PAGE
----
High, positive correlation (p < 0.05) was observed between protein content and fat content (r = 0.410). The growth of somatic sell number was accompanied by (statistically insignificant) increases in protein (r = 0.289) and fat (r = 0.130). With the increase in total bacteria count, somatic sell count grew as well (insignificantly, r = 0.114). The weakest relationship was demonstrated between protein content and total bacteria count (r = 0.022).

Very low and negative correlation was observed between fat content and freezing point (r = –0.005) as well as between fat content and total bacteria count (–0.002). Similar, low dependence was between freezing point and somatic cell (r = –0.086) and total bacteria count (r = 0.079).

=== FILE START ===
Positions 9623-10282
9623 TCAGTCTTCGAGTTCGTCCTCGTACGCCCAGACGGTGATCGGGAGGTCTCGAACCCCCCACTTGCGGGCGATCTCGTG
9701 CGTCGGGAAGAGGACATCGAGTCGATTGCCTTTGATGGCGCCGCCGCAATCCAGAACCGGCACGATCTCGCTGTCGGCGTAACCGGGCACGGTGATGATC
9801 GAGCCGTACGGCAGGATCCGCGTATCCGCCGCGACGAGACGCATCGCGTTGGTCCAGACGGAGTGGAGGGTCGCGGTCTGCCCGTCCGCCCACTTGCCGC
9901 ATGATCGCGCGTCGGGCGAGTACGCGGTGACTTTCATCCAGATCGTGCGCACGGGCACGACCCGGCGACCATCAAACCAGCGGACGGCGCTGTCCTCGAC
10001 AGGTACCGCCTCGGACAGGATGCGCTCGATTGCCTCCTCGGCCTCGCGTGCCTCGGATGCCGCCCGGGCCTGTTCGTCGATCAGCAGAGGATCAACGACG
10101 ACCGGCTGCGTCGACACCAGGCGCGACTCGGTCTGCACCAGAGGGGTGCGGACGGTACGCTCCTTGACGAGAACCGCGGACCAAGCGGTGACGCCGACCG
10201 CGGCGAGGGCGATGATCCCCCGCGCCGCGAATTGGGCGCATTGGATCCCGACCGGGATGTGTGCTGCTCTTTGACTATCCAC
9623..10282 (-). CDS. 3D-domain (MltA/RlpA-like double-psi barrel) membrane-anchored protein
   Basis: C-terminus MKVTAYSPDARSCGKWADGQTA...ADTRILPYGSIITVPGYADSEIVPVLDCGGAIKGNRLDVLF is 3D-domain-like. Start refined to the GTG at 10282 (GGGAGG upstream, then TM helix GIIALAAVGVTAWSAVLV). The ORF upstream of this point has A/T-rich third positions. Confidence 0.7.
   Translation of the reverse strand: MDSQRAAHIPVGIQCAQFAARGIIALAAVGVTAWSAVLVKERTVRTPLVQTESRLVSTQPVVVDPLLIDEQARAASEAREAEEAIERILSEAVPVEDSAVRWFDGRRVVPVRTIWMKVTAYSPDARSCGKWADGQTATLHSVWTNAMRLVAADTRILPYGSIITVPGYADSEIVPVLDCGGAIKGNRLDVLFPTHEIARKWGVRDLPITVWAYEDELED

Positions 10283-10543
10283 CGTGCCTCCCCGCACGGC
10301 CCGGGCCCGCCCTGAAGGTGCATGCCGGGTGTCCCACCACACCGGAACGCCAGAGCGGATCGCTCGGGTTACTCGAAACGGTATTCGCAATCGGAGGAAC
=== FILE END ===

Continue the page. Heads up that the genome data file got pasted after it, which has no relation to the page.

Average chemical composition of bulk–tank milk during the period of the study was characterised by a very high fat (4.22%) and protein (3.44%) content. The observed favourable composition of milk may have resulted from proper feeding and from the cows’ high breeding value. The milk chemical composition was similar to results presented in some papers [1, 8] and considerably exceeded the levels reported by other authors [6, 9]. According to another study, raw milk produced in south–west Poland contained 4.06% of fat and 3.22% of protein [9]. The results of the analyses of this material demonstrate the variability of milk quality evaluated in different seasons. The presented results are convergent with the results by other authors [1, 8, 9], who observed a clear decrease in fat and protein content of bulk–tank milk in summer.